Ginebra playing coach Sonny Jaworski and Shell rookie Mulong Orillosa were earlier involved in an argument. The worst brawl between these two teams took place in Game two of the 1999 PBA All-Filipino Cup semifinal series. Shell's Jay Mendoza was singled out as the instigator of the melee when he elbowed Barangay Ginebra forward Wilmer Ong. A total of P235,000 fines and suspensions were handed out among those involved in the free-for-all. There are a number of players that don the Ginebra and Shell jersey, including Crispa greats Philip Cezar and Freddie Hubalde, Toyota stars Arnie Tuadles, Terry Saldaña and Ricky Relosa. Ginebra's top centers during the 1980s, Romulo Mamaril and Ed Ducut, ended their playing careers with Shell. Joey Loyzaga and Leo Isaac would transfer to Shell at some time. Rey Cuenco and Manny Victorino played for Shell before Ginebra acquired the two center-forwards in 1989 and 1993 respectively. Among the national team members of the 1980s and 1990s, Paul Alvarez, Jolly Escobar and Victor Pablo would play for these two teams.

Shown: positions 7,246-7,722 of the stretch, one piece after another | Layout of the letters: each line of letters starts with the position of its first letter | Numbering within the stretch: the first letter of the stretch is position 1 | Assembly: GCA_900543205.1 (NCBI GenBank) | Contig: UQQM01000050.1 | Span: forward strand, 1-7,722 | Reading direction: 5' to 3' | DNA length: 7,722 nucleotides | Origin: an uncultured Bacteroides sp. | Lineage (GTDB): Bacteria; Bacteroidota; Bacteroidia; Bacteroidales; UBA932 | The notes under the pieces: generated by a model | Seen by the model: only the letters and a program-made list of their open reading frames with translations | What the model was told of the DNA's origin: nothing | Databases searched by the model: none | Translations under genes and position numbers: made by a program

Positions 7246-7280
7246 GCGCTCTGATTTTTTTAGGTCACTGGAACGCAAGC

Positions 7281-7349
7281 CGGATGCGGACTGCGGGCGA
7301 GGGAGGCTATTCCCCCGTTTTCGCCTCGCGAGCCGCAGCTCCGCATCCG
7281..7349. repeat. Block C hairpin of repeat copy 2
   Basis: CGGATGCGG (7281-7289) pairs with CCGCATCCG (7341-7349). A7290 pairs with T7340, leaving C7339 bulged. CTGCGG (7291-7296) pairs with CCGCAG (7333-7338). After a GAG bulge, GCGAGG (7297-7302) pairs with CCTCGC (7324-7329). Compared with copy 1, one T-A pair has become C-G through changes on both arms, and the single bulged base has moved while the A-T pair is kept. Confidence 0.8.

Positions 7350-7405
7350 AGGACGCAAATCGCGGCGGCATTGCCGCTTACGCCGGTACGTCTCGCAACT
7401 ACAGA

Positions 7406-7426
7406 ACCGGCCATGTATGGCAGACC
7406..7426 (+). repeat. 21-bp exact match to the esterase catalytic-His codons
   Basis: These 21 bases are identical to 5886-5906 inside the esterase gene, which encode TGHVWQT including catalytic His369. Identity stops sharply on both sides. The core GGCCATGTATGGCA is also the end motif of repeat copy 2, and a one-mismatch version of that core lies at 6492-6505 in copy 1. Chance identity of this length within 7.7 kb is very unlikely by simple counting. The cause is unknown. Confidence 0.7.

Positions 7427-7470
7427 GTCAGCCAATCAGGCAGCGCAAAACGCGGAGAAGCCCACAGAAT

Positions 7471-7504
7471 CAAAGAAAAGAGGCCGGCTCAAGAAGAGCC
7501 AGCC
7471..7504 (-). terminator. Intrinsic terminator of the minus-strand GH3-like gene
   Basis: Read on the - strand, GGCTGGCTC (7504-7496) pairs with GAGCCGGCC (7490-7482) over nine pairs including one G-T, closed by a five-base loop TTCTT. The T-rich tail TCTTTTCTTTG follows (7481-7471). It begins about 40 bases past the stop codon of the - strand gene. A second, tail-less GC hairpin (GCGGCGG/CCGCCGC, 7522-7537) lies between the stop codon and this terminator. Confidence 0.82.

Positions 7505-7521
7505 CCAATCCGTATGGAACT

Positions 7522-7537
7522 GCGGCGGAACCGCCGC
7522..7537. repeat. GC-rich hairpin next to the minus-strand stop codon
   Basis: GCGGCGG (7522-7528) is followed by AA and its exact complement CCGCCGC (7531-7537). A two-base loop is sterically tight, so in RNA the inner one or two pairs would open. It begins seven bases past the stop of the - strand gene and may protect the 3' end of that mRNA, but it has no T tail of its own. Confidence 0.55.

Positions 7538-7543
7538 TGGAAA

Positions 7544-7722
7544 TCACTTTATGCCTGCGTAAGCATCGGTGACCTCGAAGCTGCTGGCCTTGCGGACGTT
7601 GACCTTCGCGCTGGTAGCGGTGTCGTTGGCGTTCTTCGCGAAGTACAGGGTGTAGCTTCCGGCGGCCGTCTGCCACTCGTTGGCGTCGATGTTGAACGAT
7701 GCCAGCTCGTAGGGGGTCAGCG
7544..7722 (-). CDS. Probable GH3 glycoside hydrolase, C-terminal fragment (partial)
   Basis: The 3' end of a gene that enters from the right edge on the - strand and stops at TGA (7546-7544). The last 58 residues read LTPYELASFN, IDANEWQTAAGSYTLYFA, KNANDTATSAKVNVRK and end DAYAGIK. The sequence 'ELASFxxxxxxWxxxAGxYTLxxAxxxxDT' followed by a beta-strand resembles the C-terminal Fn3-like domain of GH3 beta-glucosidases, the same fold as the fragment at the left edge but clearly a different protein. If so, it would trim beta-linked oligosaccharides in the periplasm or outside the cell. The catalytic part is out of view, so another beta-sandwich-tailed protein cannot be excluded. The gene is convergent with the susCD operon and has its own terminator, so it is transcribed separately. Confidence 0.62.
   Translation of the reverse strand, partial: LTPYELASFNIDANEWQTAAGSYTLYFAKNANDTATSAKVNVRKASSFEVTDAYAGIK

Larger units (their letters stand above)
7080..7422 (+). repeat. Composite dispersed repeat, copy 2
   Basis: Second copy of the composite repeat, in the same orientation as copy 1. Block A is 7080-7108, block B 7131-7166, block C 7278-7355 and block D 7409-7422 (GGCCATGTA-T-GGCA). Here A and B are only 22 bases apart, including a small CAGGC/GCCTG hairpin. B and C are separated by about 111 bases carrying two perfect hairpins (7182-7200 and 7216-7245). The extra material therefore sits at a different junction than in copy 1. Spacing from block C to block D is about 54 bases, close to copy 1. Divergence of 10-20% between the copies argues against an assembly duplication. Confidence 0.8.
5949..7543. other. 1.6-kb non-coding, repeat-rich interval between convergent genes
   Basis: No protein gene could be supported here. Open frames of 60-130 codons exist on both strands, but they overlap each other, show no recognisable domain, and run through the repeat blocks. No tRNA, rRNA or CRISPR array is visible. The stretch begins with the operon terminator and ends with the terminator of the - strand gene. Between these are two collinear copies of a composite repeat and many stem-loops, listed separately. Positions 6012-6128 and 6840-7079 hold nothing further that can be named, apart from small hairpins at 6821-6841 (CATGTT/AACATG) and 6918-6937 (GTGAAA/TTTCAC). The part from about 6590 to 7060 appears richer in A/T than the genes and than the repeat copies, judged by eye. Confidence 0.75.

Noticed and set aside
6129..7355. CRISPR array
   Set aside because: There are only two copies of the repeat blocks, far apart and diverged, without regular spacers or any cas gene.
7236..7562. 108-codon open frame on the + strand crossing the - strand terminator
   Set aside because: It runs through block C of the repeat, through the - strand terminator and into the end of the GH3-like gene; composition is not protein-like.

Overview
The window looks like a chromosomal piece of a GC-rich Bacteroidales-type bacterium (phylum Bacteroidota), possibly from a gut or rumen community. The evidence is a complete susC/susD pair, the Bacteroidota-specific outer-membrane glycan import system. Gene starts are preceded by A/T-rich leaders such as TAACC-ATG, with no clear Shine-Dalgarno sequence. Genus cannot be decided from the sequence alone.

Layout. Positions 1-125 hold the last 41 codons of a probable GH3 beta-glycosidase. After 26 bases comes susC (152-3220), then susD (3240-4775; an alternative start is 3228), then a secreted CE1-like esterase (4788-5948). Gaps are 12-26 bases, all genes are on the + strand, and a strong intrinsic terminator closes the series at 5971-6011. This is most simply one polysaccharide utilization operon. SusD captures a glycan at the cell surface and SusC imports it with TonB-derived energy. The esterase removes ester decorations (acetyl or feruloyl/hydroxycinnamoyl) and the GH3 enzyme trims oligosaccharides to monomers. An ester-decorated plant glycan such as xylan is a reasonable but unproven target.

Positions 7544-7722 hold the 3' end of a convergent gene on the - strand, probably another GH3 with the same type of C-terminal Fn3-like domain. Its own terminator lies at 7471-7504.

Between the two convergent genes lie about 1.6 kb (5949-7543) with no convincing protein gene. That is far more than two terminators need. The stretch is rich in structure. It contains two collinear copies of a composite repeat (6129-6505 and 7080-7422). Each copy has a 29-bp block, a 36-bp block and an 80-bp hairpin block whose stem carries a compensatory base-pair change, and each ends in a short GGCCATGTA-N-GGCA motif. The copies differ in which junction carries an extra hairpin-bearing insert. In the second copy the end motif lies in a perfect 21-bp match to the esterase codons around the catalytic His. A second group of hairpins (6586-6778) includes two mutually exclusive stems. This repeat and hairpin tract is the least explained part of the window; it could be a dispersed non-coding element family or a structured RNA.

And during the 2000 era, Ronald Tubid and Billy Mamaril Shell's first coach Freddie Webb resigns as head coach after Shell lost to Ginebra in their second semifinal outing in the 1986 First Conference. Robert Jaworski's coaches with the famed Toyota Super Corollas, Ed Ocampo and Dante Silverio, would take turns to handle the Shell ballclub in the late 1980s. Ginebra assistant coach Rino Salazar would become Shell's head coach beginning the 1991 Third Conference. Shell's erstwhile coach Arlene Rodriguez would sit on the Ginebra bench as assistant coach and replacement for Salazar on that same conference. Shell's tower of power Benjie Paras, at one time in the franchise' lowest point during the first four months of the 1993 PBA season, wanted out of Shell and has express his desire to transfer to Ginebra. Ginebra's last game with playing coach and then-senator Sonny Jaworski under contract with the La Tondeña ballcub before he tendered his resignation in December 1998, was against Shell on November 6